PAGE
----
Mushroom madness: Foraging for Edible Fungi

This is a guest post from the 1 Million Women community.

Written by Alison Pouliot

While Australia's rural regions are gaining popularity for their gourmet food, wineries and weekend getaways, a new contender is fast gaining popularity: mushrooms! Indeed fungi are often referred to as the Forgotten Kingdom, and with autumn slowly setting in, a great diversity of fungi in every imaginable colour, shape and form will soon reveal themselves.

Foraging for edible mushrooms is becoming an ever more popular pastime in Australia. With their earthy fragrances of wet forest, mushrooms truly capture the essence of autumn and add interest to a forest stroll. However, those who fancy collecting a few mushies for dinner should take heed. Always be absolutely sure of the identity of wild-picked fungi. Dangerously poisonous species lurk among the edibles that could land you in hospital or even in the grave. Telling them apart takes time and experience. Those foraging for edible fungi need to also be able to identify toxic doppelgängers, especially the infamous Death Cap, Amanita phalloides. This species has claimed several lives in Australia and is responsible for more deaths worldwide than any other species.

Above: The Death Cap, Amanita phalloides

Some of the more popular and easily identifiable edible species in Australia include the Saffron Milk Cap, (Lactarius deliciosus), the Slippery Jack (Suillus luteus and Suillus granulatus), the Lawyer's Wig (Coprinus comatus) and the Wood Blewitt (Lepista nuda). Each has their own particular features that need to be understood and recognised in order to make accurate identifications. Be aware that edible fungi cannot be identified from photos alone.

Above: The Saffron Milk Cap, Lactarius deliciosus

Saffron Milk Caps (Lactarius deliciosus) grows in association with conifers and in Australia foragers typically head to Pinus radiata plantations where they often grow in abundance.

Above: The Lawyer's Wig (Coprinus comatus)

The Lawyer's Wig (Coprinus comatus) is so-called because of the tufted texture of its cap that resembles a lawyers wig. Also commonly known as an inky cap, this species produces copious quantities of black spores, that when mixed with water, resemble black ink.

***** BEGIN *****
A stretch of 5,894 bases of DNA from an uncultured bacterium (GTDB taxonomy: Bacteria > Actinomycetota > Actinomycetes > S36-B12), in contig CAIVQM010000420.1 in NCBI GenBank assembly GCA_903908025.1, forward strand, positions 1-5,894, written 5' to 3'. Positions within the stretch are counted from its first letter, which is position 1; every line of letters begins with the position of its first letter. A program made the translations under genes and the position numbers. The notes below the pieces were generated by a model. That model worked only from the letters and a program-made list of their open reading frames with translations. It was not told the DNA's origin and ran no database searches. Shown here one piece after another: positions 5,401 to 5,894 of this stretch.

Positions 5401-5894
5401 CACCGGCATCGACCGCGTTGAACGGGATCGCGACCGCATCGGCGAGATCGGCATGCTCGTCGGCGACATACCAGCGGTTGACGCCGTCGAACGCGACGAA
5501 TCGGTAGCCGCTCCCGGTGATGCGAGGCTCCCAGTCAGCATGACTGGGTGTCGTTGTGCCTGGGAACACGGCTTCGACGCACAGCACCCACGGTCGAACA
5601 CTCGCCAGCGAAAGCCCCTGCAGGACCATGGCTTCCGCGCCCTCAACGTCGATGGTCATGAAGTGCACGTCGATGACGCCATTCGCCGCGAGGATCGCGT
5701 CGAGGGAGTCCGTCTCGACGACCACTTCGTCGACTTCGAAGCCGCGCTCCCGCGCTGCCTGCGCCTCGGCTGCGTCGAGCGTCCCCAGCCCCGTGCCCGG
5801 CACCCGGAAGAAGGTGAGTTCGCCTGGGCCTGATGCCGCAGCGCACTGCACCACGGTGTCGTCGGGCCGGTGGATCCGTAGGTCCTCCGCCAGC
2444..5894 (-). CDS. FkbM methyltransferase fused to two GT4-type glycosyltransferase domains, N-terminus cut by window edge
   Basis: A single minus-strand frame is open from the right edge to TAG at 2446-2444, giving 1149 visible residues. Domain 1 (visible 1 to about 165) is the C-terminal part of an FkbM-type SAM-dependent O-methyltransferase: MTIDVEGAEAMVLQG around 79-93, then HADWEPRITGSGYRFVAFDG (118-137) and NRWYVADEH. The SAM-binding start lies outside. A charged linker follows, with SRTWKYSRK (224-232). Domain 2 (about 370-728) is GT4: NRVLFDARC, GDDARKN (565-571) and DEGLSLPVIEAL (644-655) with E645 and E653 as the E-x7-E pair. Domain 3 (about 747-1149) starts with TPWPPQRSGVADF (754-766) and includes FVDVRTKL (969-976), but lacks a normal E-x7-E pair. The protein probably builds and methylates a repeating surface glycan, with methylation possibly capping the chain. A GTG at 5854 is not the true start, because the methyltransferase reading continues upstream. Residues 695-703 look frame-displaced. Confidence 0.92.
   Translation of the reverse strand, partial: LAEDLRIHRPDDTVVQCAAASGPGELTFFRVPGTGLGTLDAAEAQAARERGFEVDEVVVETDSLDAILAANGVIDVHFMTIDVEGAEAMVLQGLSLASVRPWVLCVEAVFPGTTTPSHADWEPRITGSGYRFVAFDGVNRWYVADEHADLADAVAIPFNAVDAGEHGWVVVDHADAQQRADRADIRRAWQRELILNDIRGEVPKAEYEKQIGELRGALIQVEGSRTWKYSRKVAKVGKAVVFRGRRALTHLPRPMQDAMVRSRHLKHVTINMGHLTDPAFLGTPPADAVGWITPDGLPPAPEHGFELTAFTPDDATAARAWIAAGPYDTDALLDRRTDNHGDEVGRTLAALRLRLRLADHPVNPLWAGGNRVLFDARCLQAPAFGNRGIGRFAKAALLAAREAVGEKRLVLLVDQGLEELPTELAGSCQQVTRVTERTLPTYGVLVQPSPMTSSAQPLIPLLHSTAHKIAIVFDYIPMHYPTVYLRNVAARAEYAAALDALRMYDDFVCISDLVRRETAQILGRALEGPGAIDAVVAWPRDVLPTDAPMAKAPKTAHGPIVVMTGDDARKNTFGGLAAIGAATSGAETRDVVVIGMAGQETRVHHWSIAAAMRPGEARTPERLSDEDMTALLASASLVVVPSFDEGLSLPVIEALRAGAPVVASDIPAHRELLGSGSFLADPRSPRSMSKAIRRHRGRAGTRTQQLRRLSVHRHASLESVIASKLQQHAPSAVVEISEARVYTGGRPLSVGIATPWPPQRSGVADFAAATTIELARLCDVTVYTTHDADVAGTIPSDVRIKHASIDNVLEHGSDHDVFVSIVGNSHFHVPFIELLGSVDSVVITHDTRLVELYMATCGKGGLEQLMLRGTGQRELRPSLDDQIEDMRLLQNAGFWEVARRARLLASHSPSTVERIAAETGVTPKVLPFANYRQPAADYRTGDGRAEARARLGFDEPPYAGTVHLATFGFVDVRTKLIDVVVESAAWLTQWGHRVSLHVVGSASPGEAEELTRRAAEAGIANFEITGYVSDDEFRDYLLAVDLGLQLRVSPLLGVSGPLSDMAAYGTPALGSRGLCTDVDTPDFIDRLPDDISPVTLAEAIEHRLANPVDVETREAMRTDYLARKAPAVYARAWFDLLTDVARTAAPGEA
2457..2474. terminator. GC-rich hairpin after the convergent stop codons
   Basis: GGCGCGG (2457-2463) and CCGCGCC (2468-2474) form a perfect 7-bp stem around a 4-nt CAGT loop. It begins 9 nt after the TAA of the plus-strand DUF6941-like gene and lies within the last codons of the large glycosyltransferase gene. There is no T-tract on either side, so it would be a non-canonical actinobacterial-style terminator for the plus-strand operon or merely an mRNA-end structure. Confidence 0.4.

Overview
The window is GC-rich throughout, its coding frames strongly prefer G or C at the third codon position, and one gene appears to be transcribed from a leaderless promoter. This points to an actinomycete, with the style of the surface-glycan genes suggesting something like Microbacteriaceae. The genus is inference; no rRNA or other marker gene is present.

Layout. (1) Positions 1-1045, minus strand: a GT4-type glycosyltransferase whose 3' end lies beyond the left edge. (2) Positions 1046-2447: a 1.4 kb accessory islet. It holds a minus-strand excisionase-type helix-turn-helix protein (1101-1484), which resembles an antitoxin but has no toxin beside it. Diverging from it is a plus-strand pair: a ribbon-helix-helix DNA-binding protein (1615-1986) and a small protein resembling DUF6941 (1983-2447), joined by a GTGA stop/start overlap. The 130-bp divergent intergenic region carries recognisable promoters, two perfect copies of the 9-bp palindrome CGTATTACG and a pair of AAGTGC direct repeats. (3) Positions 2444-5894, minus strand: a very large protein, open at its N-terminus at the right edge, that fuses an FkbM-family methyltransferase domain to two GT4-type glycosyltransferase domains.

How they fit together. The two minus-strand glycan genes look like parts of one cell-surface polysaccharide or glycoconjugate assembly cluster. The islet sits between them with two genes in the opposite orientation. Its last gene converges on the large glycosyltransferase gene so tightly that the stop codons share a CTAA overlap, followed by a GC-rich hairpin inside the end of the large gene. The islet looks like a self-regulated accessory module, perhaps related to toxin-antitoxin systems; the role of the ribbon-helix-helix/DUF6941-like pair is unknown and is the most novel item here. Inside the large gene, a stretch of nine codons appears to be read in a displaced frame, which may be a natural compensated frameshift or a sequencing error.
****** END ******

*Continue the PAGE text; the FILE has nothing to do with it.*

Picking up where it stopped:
Above: The Wood Blewitt (Lepista nuda)

Lepista nuda is a stunningly beautiful mauve to lilac coloured fungus with a fragrant smell and flavour. Be aware that this fungus is toxic if eaten raw.

Above: The Slippery Jack (Suillus granulatus)

The common name, Slipper Jack actually refers to two species, Suillus luteus and Suillus granulatus. Both grow in association with pines and are popular edible species.

Further to the joy of some freshly picked edible mushrooms, there is much more to fungi than those destined for the pan. Although we often don't think about fungi until mushrooms push through the soil, fungi exist all year underground where they are hard at work maintaining the healthy functioning of ecosystems.

The underground fungal network of connective fibres known as mycelia, provides structure to soils and regulates hydrological cycles, underpinning ecosystem functions. Many fungi form connections with a great variety of plants, helping them to access water and solubilise nutrients. These clandestine fungal partners also protect tree roots from soil pathogens. It is these relationships that enable the maximum growth and health of the great majority of plants.

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Above: Fungal mycelium

Other fungi play an essential role in decomposing organic matter such as leaf litter, returning nutrients to the soil. In doing so they complete the cycle of life.

Furthermore, dozens of native mammals such as wallabies and bettongs – as well as numerous other animals – rely on fungi as a vital food source. Fungi are generally fairly indigestible to humans, hence we're best just to eat them in small quantities. So if you're collecting edible fungi, remember to just take what you'll eat, so as to leave plenty for our native fauna

Above: Fungus enthusiast and ecologist, Alison Pouliot

Each year ecologist and environmental photographer, Alison Pouliot, runs forays and workshops to show people how to identify fungi and understand their greater ecological significances. If you'd like to know more about these intriguing organisms you may like to attend a workshop on the diversity and curiosities of the Kingdom Fungi.

Alison's website

All other images: Alison Pouliot

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